Saturday, June 09, 2012

Hierarchy: what is it good for?

The following is my contribution to Rachel Held Evans' Week of Mutuality.

Longtime readers of this infrequently-updated blog know I’m working toward a doctoral degree in counselor education. This summer, rather than hanging out at the beach reading trashy novels, I’m taking a counseling supervision class. Part of what that means is that I (and each of my fellow students) get assigned an MA-level student to supervise through their first semester of clinical work.

To put it another way, each newbie counselor is assigned a newbie supervisor.

(If that makes you nervous, rest assured: we're not left alone to flounder. We have professors helping us all walk through the process. You can exhale now.)

During the first week of my supervision class, the instructor repeated two themes over and over, beating them like a drum. The first one was "You're the supervisor. You're responsible." And only slightly less-repeated was "It's a hierarchical relationship."

And I struggle with that idea, because I work hard to establish egalitarian relationships.

After reading Rachel’s post yesterday I started to think about that clinical supervisor role and other similar roles where one person is above and is responsible for the other: parent/child and teacher/student are relationship pairings that come readily to mind.

In all cases like that, the person who is at the top of the hierarchy is working to develop strengths in the other person; and in all cases, the top person knows that if they do their job well, the other person will one day be their peer. The hierarchy is necessary for the person's development, but it is temporary.

But the patriarchal ideal makes the authority/submission formula a permanent one. Husband is permanently over wife (and any unmarried daughters). The similarities to other forms of subjugation cannot be ignored: one group declares its superiority to be ordained by God, and insists its authority is permanent and unquestionable.

It seems to me that isn't about developing peers. It's about developing slaves.


Monday, February 20, 2012

A postcard from the Island of Misfit Toys

One of the blogs I read has the following as its tagline: figuring out whether the problem lies with the square peg or the round hole.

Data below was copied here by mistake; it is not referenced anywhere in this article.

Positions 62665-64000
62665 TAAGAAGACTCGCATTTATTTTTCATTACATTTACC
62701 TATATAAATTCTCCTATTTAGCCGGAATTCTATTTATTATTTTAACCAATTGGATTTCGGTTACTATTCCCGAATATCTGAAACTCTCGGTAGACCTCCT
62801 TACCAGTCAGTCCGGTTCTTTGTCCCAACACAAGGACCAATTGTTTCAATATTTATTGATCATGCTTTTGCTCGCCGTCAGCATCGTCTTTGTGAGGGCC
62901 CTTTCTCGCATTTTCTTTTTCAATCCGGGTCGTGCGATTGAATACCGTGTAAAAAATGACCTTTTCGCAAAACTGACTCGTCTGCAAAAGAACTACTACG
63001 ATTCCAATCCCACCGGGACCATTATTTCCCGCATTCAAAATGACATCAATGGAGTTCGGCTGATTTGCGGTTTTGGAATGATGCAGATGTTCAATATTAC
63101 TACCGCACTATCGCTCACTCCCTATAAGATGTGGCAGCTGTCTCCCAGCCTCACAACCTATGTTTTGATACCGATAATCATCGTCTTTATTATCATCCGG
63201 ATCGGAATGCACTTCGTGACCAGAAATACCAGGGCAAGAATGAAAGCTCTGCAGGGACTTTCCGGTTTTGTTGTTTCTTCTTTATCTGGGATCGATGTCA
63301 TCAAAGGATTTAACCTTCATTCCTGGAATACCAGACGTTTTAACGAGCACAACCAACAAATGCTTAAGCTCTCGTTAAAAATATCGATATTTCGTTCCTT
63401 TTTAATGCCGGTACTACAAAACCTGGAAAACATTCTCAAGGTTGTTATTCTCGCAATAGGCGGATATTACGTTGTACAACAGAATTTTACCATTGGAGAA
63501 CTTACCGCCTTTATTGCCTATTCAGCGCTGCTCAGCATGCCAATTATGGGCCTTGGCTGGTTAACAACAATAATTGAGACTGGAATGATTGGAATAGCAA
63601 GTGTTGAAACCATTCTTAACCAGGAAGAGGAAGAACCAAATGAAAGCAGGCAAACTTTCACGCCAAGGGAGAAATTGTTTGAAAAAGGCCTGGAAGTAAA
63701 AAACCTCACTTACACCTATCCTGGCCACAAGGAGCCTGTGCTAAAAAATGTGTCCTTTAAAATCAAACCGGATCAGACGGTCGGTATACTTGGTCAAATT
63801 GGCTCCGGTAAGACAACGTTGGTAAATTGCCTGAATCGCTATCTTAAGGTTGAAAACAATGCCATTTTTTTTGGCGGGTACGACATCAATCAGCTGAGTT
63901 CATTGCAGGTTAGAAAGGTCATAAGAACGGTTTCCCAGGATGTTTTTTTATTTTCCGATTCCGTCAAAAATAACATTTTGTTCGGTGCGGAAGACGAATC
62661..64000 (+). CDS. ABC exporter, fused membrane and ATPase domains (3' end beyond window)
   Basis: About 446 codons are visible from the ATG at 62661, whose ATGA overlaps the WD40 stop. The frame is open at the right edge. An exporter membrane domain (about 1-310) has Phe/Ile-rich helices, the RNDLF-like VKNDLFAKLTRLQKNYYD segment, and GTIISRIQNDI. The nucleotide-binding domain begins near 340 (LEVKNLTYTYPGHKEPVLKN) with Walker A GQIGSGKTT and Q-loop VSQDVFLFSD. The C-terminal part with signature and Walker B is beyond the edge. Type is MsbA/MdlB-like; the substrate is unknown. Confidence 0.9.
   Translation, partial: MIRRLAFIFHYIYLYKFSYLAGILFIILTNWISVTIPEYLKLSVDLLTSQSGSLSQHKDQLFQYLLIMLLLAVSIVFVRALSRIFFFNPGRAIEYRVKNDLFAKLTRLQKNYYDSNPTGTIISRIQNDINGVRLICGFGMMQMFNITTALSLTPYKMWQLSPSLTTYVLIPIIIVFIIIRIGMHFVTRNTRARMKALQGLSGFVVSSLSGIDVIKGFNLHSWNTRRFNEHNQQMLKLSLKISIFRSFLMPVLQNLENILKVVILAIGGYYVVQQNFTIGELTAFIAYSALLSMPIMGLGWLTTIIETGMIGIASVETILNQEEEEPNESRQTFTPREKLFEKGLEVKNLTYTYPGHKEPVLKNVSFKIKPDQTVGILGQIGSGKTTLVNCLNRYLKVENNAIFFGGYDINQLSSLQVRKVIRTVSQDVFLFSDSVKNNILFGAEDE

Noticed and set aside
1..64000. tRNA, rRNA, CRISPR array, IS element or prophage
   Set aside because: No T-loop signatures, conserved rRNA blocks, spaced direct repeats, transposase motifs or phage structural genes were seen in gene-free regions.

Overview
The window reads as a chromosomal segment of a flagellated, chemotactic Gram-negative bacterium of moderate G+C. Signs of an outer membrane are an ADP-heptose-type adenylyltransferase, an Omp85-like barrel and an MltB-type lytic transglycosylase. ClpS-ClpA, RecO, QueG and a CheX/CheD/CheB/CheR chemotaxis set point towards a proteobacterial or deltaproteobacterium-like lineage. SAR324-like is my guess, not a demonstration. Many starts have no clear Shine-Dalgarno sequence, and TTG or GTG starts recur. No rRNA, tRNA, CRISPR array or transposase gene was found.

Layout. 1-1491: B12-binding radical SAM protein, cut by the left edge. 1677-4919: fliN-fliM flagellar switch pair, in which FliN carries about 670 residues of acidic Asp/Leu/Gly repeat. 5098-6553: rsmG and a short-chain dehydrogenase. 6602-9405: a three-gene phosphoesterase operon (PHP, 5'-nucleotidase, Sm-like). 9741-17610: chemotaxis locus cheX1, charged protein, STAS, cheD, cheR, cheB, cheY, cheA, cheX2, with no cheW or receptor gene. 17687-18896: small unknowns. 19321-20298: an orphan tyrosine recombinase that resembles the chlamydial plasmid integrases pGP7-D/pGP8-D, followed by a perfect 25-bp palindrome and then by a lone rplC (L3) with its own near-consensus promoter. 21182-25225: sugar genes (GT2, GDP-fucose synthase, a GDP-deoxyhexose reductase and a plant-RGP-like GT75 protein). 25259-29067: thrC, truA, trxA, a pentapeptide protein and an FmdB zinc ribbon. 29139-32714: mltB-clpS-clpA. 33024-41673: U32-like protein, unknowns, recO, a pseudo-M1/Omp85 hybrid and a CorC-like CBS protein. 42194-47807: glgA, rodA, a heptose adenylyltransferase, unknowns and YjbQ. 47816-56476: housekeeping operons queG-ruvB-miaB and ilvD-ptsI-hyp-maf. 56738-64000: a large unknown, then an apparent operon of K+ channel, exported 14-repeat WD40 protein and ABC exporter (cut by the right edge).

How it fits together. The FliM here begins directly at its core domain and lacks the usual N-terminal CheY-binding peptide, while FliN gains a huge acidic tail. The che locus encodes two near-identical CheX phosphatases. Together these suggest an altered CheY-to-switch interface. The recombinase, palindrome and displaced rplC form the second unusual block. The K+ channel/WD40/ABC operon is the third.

That line resonates with me. For so many years, I have felt like that square peg.

I am analytical, educated, and independent; I'm good at math and technology; I'd much rather speak directly than indirectly. And I live in a culture which highly values those characteristics, when the person bearing them possesses a Y chromosome. (Which I do not.)

But it's not just my personality-and-gender combination that makes me feel like a misfit. Politically, I am more liberal than many of my friends, and more conservative than most of my family members. Theologically, I often find myself identifying most with a camp currently called "progressive." (Some pronounce this word so that it rhymes with scare a tick.)

So in certain churches, I find myself squirming in discomfort as I try to figure out the interaction of square peg and round hole: do I knock corners off myself and attempt to squeeze into a mold created and defined by that group?

I've tried that. It doesn't work.

And attempting to redefine the shape of the group in hope of making it fit me proves to be an exercise in futility. A group that insists that all pegs must be round is not likely to change that view for one square peg... or even for ten.

But I don't find that same square peg/round hole discomfort at other churches, nor in my cohort at school. In those groups, I find acceptance of one another, with all of our differences in personality and diversity of belief. With, not despite.

It's incredibly freeing to live among those who do not insist on conformity... to fit in among the other misfits.

I like living on the Island of Misfit Toys. Why would anyone ever leave?